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Some Thoughts About Women Taking on Non-Promotable Activities

Updated: Aug 22, 2023

Many women devote excessive hours to tasks that help their organization but do little to contribute to a positive performance review or advance their careers. Traditionally, women have carried a heavy load based on societal stereotypes and expectations. In our personal lives, the load often consists of caretaking of family members, household responsibilities, children’s extracurricular activities, while still trying to make time for social activities, or self-care time. On a professional level, the load consists of planning special events, mentoring others, serving on various committees, managing the summer intern program, or leading an employee resource group. On the professional front, you may be asked or merely assigned those tasks. This article is intended to make you aware of the non-promotable tasks (NPTs) and to better understand what they are, why you may often say “yes” and how to be more thoughtful and intentional in saying “yes" or “no.”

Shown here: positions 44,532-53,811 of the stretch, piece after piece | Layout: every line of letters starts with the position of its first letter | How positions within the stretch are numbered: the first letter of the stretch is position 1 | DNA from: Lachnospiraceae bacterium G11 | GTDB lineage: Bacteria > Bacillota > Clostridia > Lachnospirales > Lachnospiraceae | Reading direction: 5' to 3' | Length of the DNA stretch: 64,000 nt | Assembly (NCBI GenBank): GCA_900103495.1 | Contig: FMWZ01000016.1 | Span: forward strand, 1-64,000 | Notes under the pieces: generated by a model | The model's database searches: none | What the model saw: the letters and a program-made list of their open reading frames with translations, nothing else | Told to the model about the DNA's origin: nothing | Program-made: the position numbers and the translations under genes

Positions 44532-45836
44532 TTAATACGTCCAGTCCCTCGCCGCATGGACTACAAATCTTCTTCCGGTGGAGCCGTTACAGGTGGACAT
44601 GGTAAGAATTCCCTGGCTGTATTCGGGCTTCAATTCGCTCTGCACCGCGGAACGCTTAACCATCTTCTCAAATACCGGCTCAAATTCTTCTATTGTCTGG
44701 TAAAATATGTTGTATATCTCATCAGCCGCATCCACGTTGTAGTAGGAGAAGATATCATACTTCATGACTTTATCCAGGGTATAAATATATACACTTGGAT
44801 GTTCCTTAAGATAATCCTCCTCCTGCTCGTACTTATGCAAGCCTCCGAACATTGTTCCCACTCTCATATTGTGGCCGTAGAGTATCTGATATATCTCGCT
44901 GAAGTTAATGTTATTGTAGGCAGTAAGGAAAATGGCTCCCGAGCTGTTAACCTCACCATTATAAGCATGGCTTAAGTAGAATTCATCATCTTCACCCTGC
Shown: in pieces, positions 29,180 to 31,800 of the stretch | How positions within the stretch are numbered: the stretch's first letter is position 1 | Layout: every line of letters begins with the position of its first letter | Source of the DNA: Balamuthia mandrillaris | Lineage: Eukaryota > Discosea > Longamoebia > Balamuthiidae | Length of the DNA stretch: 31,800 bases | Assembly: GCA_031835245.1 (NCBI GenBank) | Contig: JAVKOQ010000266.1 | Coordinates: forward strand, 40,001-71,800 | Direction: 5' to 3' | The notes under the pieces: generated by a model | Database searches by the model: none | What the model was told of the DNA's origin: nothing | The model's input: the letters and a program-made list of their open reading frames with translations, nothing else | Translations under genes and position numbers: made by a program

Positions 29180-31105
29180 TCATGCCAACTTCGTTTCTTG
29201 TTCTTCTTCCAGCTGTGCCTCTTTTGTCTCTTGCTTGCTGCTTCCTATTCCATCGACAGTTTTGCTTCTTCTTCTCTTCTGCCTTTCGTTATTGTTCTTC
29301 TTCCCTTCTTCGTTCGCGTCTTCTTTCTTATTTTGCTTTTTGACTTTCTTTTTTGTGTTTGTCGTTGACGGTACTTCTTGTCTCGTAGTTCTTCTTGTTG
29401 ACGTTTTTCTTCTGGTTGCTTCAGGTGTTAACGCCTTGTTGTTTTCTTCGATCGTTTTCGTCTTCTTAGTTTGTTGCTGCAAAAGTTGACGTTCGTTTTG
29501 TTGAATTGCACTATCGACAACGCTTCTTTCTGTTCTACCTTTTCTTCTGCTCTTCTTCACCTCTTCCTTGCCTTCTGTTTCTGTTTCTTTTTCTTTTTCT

How do you recognize non-promotable tasks? Here is a brief list to help you discern if what you’re being asked to take on is indeed an NPT.

· The task is not contributing to or instrumental to your organization’s mission. · The task is not very visible to the organization. · The task requires no special skill. · The task offers no development -e.g., building skills, acquiring knowledge, or providing a key experience.


In my experience, I have found that women find it harder to say “no” when offered assignments or “opportunities.” We may feel flattered to be chosen for the assignment. We may hold a belief that saying “no” is not a viable option and may have long-term detrimental career consequences. I want to offer some language that will give you time to truly consider the opportunity. When asked, say something like, “I appreciate the offer and would like to give it some thought in light of my current commitments and responsibilities.” This response or something similar buys you time to make a thoughtful and more intentional decision. It also gives you time to analyze whether the opportunity or assignment will enhance your career advancement or will go unnoticed when it comes time for performance reviews, salary increases, bonuses, or promotions. And whether you say yes or no, make sure you get back to the person in a timely manner.


Keep in mind that the opportunity may be one that you want to say “yes” to. Maybe it is in support of something that you are passionate about or is near and dear to your heart. Or maybe you truly love recruiting from your alma mater or planning parties. The key is making a deliberate decision rather than a default decision – and one that brings you joy.

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